Posted on September 9, 2011 by Pat Hartman
In May, Cynthia Hubert reported for The Sacramento Bee on a very unusual class-action lawsuit in which people experiencing homelessness sued Sacramento, California, for violating their constitutional rights by seizing and disposing of their property.
Spoiler alert: Here is the outcome of this legal action, the most significant line in the piece… On second thought, it’s not much of a spoiler. No surprise at all, in what is also the most predictable line:
But [Senior Deputy City Attorney] Trimm said he expects no immediate changes in city policy on the homeless.
You have to admire the guy. He tells it like it is, in a city with tough rules that prohibit staying in “undesignated areas” for more than 24 hours, and with apparently very little consideration for the belongings of street people anywhere, at any time.
One of the attorneys for the plaintiffs, Mark Merin, is known as a longtime advocate for the homeless. The suit was filed in 2009, against both city and county, and the county agreed to a $488,000 settlement payment. (A similar outcome recently occurred in Oregon.) But the city of Sacramento refused to settle.
Chance Trimm, who is, as we mentioned, Senior Deputy City Attorney, told the jurors a sad story about how, at times, it is unclear “what is usable property, and what is junk that no one wants.” He talks as if this whole lawsuit is about the necessity to clean up the disgusting messes that people leave behind when they vacate a tent city or a camp.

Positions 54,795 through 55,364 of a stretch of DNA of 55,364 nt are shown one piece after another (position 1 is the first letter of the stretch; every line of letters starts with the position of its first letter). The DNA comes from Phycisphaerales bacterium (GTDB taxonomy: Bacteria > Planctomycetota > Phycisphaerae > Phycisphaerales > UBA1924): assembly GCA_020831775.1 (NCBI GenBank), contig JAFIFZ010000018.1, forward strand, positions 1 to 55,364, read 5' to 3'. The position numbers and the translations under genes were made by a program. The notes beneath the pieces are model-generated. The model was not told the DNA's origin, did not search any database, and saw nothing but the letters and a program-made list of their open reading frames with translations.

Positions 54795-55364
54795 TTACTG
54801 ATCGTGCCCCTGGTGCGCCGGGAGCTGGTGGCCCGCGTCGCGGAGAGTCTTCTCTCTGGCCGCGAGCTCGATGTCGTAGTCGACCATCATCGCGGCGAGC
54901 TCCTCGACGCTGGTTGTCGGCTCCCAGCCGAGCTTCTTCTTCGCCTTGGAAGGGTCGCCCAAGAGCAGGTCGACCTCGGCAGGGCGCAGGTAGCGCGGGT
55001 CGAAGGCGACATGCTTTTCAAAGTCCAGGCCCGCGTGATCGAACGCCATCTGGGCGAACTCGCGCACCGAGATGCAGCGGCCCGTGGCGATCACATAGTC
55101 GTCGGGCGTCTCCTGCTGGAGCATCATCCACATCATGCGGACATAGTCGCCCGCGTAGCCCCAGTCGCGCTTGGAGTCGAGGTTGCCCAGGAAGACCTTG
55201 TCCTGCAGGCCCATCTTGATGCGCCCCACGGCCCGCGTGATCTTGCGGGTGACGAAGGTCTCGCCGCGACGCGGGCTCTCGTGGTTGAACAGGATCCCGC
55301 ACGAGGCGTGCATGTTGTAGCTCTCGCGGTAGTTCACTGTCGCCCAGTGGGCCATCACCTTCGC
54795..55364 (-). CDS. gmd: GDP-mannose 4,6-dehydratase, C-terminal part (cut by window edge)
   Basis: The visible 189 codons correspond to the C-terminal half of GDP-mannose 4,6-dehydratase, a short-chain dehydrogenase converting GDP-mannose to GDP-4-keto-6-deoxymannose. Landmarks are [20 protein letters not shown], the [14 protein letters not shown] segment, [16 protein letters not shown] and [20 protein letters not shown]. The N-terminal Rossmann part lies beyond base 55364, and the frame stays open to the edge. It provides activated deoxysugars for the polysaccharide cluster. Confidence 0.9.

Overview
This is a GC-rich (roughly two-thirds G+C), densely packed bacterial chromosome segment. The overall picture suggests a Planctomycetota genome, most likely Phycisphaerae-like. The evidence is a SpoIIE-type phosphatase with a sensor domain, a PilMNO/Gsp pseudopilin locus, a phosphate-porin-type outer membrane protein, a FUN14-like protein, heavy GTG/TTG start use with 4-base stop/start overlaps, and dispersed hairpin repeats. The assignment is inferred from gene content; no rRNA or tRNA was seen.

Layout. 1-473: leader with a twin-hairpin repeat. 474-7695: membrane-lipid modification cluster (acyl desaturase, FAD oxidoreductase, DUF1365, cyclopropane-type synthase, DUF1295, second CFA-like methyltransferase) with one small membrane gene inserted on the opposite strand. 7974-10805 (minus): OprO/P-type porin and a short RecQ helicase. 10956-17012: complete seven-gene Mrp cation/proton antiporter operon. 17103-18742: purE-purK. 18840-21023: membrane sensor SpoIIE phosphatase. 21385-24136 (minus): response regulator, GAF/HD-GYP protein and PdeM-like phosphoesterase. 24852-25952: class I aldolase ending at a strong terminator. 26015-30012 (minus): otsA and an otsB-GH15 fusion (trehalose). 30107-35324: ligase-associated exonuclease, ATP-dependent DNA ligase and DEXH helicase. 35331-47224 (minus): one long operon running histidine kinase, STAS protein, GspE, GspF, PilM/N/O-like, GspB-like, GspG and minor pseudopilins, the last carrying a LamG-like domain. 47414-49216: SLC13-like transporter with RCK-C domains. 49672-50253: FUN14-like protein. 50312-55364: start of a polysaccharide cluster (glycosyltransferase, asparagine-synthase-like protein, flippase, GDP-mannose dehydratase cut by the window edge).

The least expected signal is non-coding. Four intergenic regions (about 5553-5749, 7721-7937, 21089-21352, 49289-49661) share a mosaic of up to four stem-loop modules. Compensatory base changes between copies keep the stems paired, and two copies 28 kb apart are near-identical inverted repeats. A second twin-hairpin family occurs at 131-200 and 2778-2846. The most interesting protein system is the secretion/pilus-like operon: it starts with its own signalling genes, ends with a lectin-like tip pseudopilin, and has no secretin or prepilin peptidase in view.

Does this make sense? Who leaves a tent city? Individuals may come and go, but everybody doesn’t clear out at once, unless there is a good reason, such as a sweep or cleanup, or whatever the current local terminology may be. If camps are tolerated, they tend to stabilize and grow. If a tent city is unpopulated, it’s because the people were forced to leave, and to leave their stuff behind.
If, as Trimm says, the problem is distinguishing usable property from junk, why not just ask somebody: “Hey, what about this tarp? Is this usable, or junk?” Problem is, in the circumstances he’s talking about, nobody is around to ask. The people have already been removed from the area and the police and their hirelings are busy throwing everything into dumpsters. In other words, the authorities try to make it sound like the issue is abandoned property of questionable usefulness.
But some of the plaintiffs are talking about having stuff taken right out of their hands. Linda McKinley recounted her experience of being awakened in the middle of the night when sleeping on the street.
The journalist reports,
‘They put all our stuff in a trailer,’ she said. ‘They just picked it up and threw it in there like garbage.’ Among the items she lost that day, she said, were her identification card, eyeglasses, medication, legal papers and photographs. ‘I just lost everything,’ she said. ‘It was really devastating. It was like losing my house in a sense. It was like I had been stripped.’
Senior Deputy City Attorney Trimm also testified that policies are applied equally to everyone, and that homeless people and their property are not treated differently from any other people or property. Could there have been a straight face in the courtroom?